Facebook Chatbots Hit 70% Failure Rate As Consumers Warm Up To The Tech

Facebook released an API late last year aimed at developers wanting to build a chatbot for Messenger, but the company's ambitions are now on hold after the AI bots hit a "70% failure rate."

The Information, a Silicon Valley blog, suggests that in aggregate the bots could only fulfill 30% of requests without a human stepping in, according to one report. Facebook did not respond in time to queries from Search Marketing Daily confirming the move.

Facebook isn't the only company pushing developers to build out chatbots. Microsoft CEO Satya Nadella has made it his mission to build out the technology — Conversations as a Platform — to support a variety of media, everything from Skype to search.

Forrester Research reports that most bots aren’t ready to handle the complexities of conversation and still depend on human intervention to succeed. A report released in December 2016 —  Chatbots 101: Building Conversational Interfaces — details how successful chatbots depend on core technology such as natural language processing, artificial intelligence, and machine learning.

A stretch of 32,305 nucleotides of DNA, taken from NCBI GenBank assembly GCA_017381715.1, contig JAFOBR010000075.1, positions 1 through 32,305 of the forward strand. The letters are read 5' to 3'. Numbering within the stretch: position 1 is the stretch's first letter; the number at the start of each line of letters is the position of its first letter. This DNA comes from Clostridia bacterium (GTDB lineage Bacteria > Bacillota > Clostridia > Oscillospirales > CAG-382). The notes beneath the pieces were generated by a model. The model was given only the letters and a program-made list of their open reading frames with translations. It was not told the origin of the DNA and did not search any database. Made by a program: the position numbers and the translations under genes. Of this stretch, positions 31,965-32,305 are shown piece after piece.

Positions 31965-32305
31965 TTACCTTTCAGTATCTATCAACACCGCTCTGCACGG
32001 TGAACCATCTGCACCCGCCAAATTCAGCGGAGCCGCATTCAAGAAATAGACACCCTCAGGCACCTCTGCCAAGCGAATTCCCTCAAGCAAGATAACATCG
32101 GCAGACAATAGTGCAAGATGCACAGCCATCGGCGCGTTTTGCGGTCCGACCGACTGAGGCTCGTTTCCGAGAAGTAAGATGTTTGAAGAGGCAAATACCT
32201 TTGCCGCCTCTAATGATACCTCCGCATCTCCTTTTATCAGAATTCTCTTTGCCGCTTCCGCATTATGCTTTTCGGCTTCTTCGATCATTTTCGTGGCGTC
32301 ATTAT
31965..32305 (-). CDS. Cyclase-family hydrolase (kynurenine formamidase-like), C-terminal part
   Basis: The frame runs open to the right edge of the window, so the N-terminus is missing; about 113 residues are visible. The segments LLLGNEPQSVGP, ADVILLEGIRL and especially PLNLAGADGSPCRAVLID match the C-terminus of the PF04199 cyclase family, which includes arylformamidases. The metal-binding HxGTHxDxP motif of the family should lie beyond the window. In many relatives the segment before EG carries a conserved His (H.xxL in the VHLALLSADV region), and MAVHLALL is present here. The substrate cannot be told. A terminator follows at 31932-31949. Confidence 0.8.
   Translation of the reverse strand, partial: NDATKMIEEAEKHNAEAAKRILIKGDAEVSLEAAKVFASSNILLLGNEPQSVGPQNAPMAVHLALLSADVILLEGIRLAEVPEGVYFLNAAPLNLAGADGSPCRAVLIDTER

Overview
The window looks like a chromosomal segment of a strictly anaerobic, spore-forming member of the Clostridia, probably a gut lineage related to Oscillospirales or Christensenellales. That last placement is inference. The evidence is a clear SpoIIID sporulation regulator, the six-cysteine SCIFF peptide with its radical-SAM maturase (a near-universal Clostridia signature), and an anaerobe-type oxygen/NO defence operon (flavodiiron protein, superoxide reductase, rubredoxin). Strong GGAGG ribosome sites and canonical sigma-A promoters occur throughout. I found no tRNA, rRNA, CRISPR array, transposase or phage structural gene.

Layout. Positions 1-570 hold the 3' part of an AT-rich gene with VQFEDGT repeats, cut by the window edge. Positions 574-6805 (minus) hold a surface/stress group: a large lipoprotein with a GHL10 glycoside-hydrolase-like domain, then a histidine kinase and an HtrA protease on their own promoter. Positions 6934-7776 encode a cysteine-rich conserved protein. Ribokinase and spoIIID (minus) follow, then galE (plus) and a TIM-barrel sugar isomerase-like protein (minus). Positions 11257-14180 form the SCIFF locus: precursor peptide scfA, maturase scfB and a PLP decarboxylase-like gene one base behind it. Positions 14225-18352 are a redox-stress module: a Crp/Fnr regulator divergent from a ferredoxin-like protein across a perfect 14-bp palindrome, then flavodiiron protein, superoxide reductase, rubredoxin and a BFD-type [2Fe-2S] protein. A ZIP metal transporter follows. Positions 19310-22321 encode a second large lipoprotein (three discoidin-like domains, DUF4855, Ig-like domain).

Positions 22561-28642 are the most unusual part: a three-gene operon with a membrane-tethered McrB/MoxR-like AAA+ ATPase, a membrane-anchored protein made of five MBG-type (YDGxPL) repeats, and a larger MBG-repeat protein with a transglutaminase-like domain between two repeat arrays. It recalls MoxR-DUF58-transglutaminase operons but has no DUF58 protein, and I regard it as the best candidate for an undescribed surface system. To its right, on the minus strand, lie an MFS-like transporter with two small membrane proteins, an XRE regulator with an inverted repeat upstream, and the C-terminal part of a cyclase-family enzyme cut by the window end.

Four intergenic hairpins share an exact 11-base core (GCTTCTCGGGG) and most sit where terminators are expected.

On Wednesday, Retale, a technology company that develops mobile-first shopping experiences, released the results of a commissioned study examining chatbot adoption and experiences among Millennials. The study defines chatbots as software and computer programs that mimic human conversation using artificial intelligence. About 500 Millennials ages 18 to 34 were polled between December 1 and 6, 2016.

About 58% of respondents admit to using a chatbot; 42% have not. About 53% of those who have not tried using a chatbot said they wanted to try, whereas 26% had no interest. The remaindering 20% were "neutral."

Of those who have used chatbots on a variety of platforms, 55% say accuracy in understanding the request is the biggest challenge. Some 28% said they want chatbots to hold a more human-like natural conversation. And 12% said they found it challenging to get a human customer service rep on the phone if the chatbot couldn't fill their need. As few as 4% even wanted to see more chatbots.

When asked if brands should use chatbots to promote deals, products and services, 86% of Millennials said "yes," while 14% said "no." Some 67% said they are likely to make a purchase from a chatbot, with 36% of that group saying “very likely.” Only 14% said that they were not interested and 19% were "neutral."

There's no shortage of companies working to prefect this mechanical service seem more "human like." In October 2016, engineers at LiveWorld released a messaging tool that handed off chatbots to humans when needed.

While Forrester Research put chatbots on its 2016 list for hyped technology, Gartner estimates that 85% of all customer interactions will not require human customer service reps by the end of this decade as CRM software and personalized chatbots that recognize faces and voices reduce the need for traditional call centers.

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